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Collision repairers find themselves the first to deal with new tech—again

BY ALLISON ROGERS

“I can see that the OEMs would want to have a network of shops that have access to their proprietary information so that they can protect their brand— Tesla, BMW and Mercedes do that now to some extent. The challenge is that it is usually the collision centres that are the first repairer that has to deal with this new technology.”
— Tom Bissonnette

Tom Bissonnette, director for Saskatchewan’s Association of Automotive Repairers says collision repairers are often the first to deal with new manufacturer technologies like this.

Automotive Industries Association president J.F. Champagne has been spearheading the organization’s efforts in the ‘Your Data. Your Choice’ campaign and recently appeared on CTV News.

Paul Prochilo, CCIF chair, also told Collision Repair he supports the campaign.

Tom Bissonnette, director for the Saskatchewan Association of Automotive Repairers, said automakers have every right to control their information—though collision centres are usually the first that have to deal with new technologies of this variety and adapt accordingly.

“I can see that the OEMs would want to have a network of shops that have access to their proprietary information so that they can protect their brand—Tesla, BMW and Mercedes do that now to some extent,” said Bissonnette. “The challenge is that it is usually the collision centres that are the first repairer that has to deal with this new technology.”

Regardless, Bissonnette says the independent repairer is long from being blocked by such measures from OEMs.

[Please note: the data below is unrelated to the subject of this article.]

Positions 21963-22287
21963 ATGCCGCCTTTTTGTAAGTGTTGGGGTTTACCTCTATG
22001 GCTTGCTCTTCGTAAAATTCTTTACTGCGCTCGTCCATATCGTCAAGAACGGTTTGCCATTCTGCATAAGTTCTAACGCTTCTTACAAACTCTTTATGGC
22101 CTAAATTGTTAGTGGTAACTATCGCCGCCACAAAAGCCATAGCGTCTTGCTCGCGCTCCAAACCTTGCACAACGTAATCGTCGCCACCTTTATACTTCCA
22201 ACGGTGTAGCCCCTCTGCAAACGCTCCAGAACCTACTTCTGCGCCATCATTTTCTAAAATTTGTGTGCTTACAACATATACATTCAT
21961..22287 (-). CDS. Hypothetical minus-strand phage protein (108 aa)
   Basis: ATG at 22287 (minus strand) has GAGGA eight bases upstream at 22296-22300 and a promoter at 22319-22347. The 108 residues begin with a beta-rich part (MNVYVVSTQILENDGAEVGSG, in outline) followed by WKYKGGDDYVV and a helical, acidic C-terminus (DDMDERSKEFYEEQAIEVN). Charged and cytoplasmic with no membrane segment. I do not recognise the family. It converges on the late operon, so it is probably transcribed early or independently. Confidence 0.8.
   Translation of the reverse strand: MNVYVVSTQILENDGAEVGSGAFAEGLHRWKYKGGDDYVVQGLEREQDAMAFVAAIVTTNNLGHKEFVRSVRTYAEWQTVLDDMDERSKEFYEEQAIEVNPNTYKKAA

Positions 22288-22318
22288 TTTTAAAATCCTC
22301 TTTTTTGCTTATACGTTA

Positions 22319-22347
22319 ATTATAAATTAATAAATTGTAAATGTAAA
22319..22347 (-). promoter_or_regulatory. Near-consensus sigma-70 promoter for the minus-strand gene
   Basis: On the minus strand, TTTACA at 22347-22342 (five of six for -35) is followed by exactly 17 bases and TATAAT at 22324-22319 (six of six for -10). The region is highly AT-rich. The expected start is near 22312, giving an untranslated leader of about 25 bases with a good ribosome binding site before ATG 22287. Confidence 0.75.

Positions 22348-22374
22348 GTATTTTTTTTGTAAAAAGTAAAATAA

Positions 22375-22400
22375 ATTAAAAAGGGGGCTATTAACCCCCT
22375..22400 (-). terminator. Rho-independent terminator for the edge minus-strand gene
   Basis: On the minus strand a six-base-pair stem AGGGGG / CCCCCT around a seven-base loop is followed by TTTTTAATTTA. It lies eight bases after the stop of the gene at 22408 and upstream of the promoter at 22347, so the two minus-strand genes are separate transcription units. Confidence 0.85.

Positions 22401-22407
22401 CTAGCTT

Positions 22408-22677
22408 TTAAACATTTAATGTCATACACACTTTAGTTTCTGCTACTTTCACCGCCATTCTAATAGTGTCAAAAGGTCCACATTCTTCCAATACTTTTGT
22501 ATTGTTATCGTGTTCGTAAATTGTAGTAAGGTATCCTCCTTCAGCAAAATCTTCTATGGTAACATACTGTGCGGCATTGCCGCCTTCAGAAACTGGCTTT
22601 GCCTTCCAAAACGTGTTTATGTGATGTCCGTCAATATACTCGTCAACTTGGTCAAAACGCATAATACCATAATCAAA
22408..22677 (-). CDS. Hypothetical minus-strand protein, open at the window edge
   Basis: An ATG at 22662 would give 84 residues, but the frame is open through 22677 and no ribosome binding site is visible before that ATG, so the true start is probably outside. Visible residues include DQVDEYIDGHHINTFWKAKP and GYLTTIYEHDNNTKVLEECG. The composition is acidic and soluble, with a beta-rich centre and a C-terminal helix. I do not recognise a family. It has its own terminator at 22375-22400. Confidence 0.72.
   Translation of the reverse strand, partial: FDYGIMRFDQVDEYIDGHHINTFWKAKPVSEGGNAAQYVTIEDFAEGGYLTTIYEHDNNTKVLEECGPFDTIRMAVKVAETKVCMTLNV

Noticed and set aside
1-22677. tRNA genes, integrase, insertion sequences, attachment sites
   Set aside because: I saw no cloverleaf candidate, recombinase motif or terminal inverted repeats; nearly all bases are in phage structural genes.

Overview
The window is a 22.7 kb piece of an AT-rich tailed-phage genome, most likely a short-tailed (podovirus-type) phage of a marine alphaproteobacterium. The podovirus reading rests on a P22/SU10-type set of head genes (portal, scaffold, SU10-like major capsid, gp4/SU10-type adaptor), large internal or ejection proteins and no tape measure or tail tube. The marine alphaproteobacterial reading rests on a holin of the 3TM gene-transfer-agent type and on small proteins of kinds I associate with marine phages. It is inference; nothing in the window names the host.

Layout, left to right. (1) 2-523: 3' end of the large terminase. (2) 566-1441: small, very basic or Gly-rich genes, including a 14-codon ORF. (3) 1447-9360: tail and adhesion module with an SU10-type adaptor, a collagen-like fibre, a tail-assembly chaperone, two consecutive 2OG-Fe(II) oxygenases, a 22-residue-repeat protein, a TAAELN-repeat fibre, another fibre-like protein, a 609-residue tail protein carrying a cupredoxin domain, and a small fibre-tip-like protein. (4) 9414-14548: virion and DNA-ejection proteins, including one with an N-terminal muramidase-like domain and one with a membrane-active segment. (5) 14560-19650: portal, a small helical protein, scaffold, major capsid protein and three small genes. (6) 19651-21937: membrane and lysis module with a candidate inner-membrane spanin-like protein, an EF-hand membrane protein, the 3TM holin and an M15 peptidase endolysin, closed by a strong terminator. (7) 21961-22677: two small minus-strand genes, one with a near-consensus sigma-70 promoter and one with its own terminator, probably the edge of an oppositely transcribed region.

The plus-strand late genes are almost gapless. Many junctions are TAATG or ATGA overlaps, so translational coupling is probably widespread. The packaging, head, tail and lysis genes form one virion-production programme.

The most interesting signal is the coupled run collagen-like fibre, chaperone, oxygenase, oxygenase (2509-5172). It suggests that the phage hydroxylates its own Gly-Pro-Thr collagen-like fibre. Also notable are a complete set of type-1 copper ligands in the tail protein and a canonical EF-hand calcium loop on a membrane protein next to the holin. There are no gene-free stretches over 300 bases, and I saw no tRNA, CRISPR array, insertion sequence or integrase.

“I don’t think it will ever come to a point where they totally block out the independent repairer—there’s no way the dealer network could deal with all the vehicles that need to be repaired and recalibrated,” he said. The Automotive Industries Association was recently featured on CTV News as the aftermarket organization continues to advocate for vehicle data ownership and the consumer’s right to choose a repair facility. Through its ‘Your Data. Your Choice’ campaign, AIA Canada is calling on the federal government to acknowledge the importance of vehicle data ownership. The aftermarket organization says independent shops will be effectively shut out from repairing newer cars without proper data from OEMs.

By next year, approximately 80 percent of new vehicles sold will incorporate wireless technology to transmit data to OEMs in real time.

“If [independent repairers] don’t have that information, they cannot safely and properly fix your car,” J.F. Champagne, president of AIA Canada told CTV News. “We believe it’s going to negatively impact the capacity of consumers to choose where and how they get their car serviced.”

Paul Prochilo, Canadian Collision Industry Forum (CCIF) chair told Collision Repair he also supports the cause.

“The Right to Choose campaign supports the customer’s freedom of choice to have the repairs to their vehicle completed where the customer desires,” said Prochilo. “The aftermarket sector has the capacity to meet OE standards both in the collision and mechanical segments. Failure for the Federal government and OE manufacturers to recognize the negative impacts on the customers availability to utilize the aftermarket sectors capacity to repair vehicles, will only lead to increased repair costs and dissatisfied vehicle owners.”

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